by Natalie Tarasar, Constituent Services Intern
I Google-imaged the word “Child”; then I Google-imaged “Adopted Child”; then I Google-imaged “Foster Child.”
I figured that a quick search on Google would reflect an interesting social thought or emotion on the issue. The search for Child showed me pictures of innocence and joy; Adopted Child gave me mixed-race families and happiness; but Foster Child showed me both innocence and isolation, smiles and tears, open arms and fetal positions. Why were negative images mixed in with foster care?
Don’t get me wrong; I realize that a Google search is one step below Wikipedia on information credibility, but my little social experiment got me thinking about the importance of stable families for children.
The National Council For Adoption has always and will always promote the safe, stable, and loving forever families for every child. Families provide safety, warmth, love, shelter, support, encouragement, and social interaction—things that all children deserve. Our focus on the positive, loving placement of children has been so dominant in my mind every day at work, that I was absolutely floored to learn that trafficking was so common among children in foster care and could even occur among adopted children if appropriate reviews, supports, and laws weren’t available or enforced.
Keep in mind that perspective is important. Recently, the House Ways & Means, Human Resource Subcommittee held a hearing on Preventing and Addressing Sex Trafficking of Youth in Foster Care. Representative Slaughter shared there that most of the 400,000 children in the US foster care system are in loving and safe family settings. Families who have opened their hearts and homes to children who need them. Without diminishing the weight of this issue, remember that we are discussing the outliers.
Trafficking popped up again when NCFA was asked to attend the 43rd Annual Congressional Black Caucus on Modern Day Slavery: Human Trafficking in America presented by Representative Sheila Jackson. A panel of experts spoke about a system that sometimes fails to protect its dependents, though ironically its primary goal is to remove children from unsafe environments.
I was astounded by the statistics we heard there; in New York 85% of trafficked minors have either a social services or foster care background—the national number is close to 60% of trafficked youth. I wondered if it was the foster system itself that provided a segue for children to become victims of trafficking—or vice versa—if trafficked and high-risk youth were put into the foster care system. Which came first?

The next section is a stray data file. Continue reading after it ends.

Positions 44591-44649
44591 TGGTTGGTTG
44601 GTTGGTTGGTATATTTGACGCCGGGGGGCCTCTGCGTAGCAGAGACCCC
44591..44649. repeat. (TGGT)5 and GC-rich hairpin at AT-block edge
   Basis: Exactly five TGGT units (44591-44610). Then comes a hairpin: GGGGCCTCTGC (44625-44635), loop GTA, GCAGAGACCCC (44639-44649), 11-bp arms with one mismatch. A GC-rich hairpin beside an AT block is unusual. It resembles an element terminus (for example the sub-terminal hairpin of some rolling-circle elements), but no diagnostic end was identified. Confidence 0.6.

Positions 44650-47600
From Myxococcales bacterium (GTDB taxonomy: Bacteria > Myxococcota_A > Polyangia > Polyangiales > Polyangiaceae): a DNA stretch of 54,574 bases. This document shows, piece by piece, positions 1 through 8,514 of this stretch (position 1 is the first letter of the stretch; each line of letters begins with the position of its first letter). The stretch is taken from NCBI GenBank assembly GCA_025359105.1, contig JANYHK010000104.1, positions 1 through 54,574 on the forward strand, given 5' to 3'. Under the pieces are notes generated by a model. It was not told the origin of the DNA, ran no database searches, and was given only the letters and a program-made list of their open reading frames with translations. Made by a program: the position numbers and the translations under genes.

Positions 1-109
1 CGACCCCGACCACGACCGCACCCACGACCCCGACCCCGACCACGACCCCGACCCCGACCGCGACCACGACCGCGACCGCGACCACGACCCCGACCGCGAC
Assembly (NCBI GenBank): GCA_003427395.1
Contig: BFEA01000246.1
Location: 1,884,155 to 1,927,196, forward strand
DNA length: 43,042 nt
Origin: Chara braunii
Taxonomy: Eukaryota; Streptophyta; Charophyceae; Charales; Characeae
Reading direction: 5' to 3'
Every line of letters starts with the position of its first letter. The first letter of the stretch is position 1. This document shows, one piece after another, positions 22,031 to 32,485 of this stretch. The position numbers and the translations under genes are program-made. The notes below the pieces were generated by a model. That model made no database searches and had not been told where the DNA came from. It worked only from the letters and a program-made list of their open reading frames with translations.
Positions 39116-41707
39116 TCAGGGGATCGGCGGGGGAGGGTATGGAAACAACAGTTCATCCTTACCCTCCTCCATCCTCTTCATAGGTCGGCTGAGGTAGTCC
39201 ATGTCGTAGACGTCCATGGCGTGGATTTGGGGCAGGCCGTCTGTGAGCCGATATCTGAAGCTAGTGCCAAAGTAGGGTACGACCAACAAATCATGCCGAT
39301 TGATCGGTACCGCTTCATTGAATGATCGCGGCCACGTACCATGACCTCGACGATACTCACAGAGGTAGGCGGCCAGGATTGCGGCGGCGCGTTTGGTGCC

The answer is an unfortunate combination, which perpetuates the cycle for victims and makes this problem all the more difficult to solve. The entire premise seems to boil down to one descriptor: vulnerability.
Children’s dependency makes them highly susceptible to coercion. Add to that traumatic and sometimes indefinite transitions into placement, and the vulnerability increases. At the Preventing and Addressing Sex Trafficking of Youth in Foster Care hearing, Withelma Pettigrew, a previous foster child and trafficked survivor, testified that foster children like herself have difficulty creating meaningful and positive relationships, become accustomed to isolation, and are often not involved in making their own life decisions (location, social workers, schools, activities, friends etc.) A perpetual state of mental and physical transition like this only heightens their vulnerability to manipulative and dangerous exploiters. The foster care system can make it seem normal and acceptable that their lives be unstable and they may accept the dangers of trafficking as one more hard transition – making them far too easy a target. Congressman Paulsen quoted the Chicago Tribune; “Because many girls in foster care feel starved for a sense of family, experts say it is not uncommon for pimps to target group homes.”
We’re grateful that many dedicated professionals—representatives, judges, lawyers, social workers, agencies, advocates, and others—work tirelessly to reduce the correlation between foster care and human trafficking. Every effort should be made to keep children safe while in foster care, this is essential. We think it’s our job at NCFA to remember to also emphasize that these are important, but only interim solutions.
Family is the forever solution. A loving, stable, permanent family and support system are the best protection and the best preventative measure to keep children out of particularly vulnerable environments. NCFA advocates for providing services so that families can be kept together whenever appropriately possible; it supports the reunification of children to their previous families; and of course our work focuses on creating families through adoption when appropriate. We think it’s important to review, educate, prepare, and support families to ensure that every child not only has a family, but thrives there. We believe that a permanent, nurturing forever family is the best solution and we don’t ever want to lose sight of that.